Picture a medieval town in Europe surrounded by high walls. There’s only one way in through a heavily guarded gate where you will be questioned until you can prove your intentions. Don’t mess up…you may be imprisoned or worse!
Today, everyone comes through the gate freely, and we protect each other with surveillance techniques, law enforcement and citizen observation. Those walls and gates may be nostalgic and romantic, but they are past their usefulness.
See the parallel? Your cybersecurity is on a similar path, though the transition is taking place much faster. Soon, if not already, you won’t have a perimeter. The drive for digital transformation and innovation is creating new challenges for securing your IT assets, especially coping with the vanishing network perimeter.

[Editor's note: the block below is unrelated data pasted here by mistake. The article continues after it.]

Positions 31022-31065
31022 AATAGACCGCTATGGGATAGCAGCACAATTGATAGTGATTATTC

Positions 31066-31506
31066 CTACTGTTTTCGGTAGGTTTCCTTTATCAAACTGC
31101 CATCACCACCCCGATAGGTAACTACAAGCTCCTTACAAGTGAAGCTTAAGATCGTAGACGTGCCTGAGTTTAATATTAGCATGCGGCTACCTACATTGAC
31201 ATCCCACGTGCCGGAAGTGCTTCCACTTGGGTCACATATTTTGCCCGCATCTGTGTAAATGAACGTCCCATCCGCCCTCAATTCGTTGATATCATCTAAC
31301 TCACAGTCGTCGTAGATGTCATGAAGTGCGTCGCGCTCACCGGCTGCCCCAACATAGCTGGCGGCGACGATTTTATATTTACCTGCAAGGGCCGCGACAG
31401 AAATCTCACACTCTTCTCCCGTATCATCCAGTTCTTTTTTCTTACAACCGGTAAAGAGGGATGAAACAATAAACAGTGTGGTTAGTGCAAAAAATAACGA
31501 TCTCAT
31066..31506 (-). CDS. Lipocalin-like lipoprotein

This article explains the disappearing network perimeter and provides actionable options for your business to deal with this change.
The traditional perimeter security model isn’t suited to today’s business needs and technologies. There are three disruptive trends rendering perimeter security less effective.
The first disruptive trend contributing to the dissolving network perimeter was ‘bring your own device’ (BYOD). Blame Intel, who in 2009 decided to embrace employees connecting to the corporate network using their own smartphones, tablets, and laptops by implementing a BYOD-friendly security policy. As more companies adopt BYOD, the number of endpoints has grown significantly, and potentially unmanaged devices makes perimeter controls far less relevant.